Op-ed: Law enforcement officers deserve to be treated with respect
Senator Pat Toomey
Since 1947, the Philadelphia Police Department has partnered with residents, businesses and local community leaders to run the Philadelphia Police Athletic League, or PAL.
The mission of the PAL is a simple one: “Cops Helping Kids.” It is how the PAL helps kids, though, that is the story.
Police officers from across the Philadelphia operate both educational and recreational programs for kids in some of the most dangerous sections of the city in an effort to reduce crime and to promote a sense of self-worth. In many cases, PAL-operated facilities serve as a safe place for young people from across Philadelphia. To date, PAL has worked with more than 15,000 kids.
A few weeks ago, while on his way home to his family after a 12-hour overnight shift, Radnor Police Officer James Gallagher encountered the scene of a terrible multicar crash on I-476. Stopping to help, he first approached the car of a couple and their 1-year-old son. The husband had already passed away, so he turned his attention to the mother and her child. Officer Gallagher quickly cut the car seat free and moved the child to a safe area before returning to help the mother. His life-saving actions didn’t end there, as he assisted arriving emergency personnel by continuing to approach involved cars to assess who needed help.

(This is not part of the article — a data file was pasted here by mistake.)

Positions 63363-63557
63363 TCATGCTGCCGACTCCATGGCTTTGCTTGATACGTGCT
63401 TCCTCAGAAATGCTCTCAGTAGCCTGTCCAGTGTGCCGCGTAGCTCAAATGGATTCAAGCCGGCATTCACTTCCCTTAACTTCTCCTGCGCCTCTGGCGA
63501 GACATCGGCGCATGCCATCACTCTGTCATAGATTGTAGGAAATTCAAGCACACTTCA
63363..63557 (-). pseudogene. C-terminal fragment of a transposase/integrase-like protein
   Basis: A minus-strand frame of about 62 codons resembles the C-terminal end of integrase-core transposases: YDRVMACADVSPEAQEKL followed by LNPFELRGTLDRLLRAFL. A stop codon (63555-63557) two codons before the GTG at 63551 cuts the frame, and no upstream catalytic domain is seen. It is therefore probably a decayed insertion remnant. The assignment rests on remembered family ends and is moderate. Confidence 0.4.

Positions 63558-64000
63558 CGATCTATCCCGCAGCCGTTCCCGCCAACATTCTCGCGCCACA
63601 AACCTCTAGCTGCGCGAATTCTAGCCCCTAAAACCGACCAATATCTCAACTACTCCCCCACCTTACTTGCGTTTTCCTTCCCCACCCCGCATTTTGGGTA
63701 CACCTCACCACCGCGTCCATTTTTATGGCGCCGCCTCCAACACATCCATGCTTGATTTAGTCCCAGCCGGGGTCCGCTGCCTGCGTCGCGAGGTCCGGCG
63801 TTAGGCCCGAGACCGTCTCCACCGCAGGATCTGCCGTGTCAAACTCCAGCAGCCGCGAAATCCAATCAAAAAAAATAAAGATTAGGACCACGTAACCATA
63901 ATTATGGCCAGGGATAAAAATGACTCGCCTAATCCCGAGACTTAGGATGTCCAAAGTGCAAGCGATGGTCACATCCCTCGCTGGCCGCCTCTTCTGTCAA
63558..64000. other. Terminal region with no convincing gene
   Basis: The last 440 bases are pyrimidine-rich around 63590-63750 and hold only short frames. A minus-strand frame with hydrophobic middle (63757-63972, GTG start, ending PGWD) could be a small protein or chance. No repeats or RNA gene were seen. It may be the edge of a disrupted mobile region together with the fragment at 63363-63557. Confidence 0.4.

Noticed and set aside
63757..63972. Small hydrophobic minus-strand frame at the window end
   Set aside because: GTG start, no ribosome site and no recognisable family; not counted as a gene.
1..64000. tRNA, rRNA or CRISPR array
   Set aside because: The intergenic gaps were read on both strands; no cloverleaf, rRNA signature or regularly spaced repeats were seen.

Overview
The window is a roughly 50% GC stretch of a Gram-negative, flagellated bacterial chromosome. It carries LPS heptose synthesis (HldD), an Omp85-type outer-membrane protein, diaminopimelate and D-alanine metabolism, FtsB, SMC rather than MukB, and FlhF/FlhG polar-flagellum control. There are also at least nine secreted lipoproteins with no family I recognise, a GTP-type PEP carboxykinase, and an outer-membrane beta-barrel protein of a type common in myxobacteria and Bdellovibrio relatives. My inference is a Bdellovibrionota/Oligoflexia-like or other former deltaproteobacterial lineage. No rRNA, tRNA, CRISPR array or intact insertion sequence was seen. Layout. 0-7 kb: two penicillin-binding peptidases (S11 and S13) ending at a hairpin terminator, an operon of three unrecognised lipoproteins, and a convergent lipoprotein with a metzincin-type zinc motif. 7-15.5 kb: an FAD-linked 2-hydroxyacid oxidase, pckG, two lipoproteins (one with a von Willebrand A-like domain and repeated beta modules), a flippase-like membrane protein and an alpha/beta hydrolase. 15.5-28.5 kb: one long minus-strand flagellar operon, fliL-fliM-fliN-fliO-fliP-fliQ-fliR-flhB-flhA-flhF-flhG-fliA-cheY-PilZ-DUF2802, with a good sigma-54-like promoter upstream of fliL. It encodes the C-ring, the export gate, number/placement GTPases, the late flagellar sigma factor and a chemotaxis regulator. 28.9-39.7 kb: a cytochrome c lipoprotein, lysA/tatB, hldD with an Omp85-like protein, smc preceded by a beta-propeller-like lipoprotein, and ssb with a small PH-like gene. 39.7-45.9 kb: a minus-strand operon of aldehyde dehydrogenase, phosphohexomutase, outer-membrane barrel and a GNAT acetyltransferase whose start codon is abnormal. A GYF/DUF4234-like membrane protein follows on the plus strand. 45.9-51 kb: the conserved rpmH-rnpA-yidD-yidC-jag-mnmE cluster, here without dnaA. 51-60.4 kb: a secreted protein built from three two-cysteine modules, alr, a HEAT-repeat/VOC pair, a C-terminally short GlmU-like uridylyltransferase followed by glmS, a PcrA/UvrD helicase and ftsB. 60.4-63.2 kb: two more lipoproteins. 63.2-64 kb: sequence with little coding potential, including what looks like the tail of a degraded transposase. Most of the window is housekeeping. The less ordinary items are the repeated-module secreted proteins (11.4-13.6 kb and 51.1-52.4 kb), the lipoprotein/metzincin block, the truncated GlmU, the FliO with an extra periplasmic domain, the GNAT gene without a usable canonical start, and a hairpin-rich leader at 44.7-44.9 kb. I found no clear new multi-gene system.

These are just two recent examples of law enforcement officers serving and protecting our communities. These stories don’t always make the headlines or the evening news. It’s too bad, because these are the police men and women we encounter most every day.
That said, we have seen headlines about protests that criticize law enforcement in light of events in Ferguson, Missouri and Staten Island. These protesters have sometimes made threatening remarks about police officers. And unfortunately, some opportunists are also using these anti-police protests to encourage disruptive acts that damage property and wreak havoc on everyday, law-abiding citizens.
Let me be clear, every American has the right to peacefully protest. And when officers break the law, they should be held accountable. However, those protesters cross a line when they endorse violence – particularly violence toward law enforcement.
Protesters in New York City recently chanted, “What do we want?….Dead cops!” as they marched. This disgusting and ominous chant was shouted just days before two NYPD officers—Rafael Ramos and Wenjian Liu—were murdered.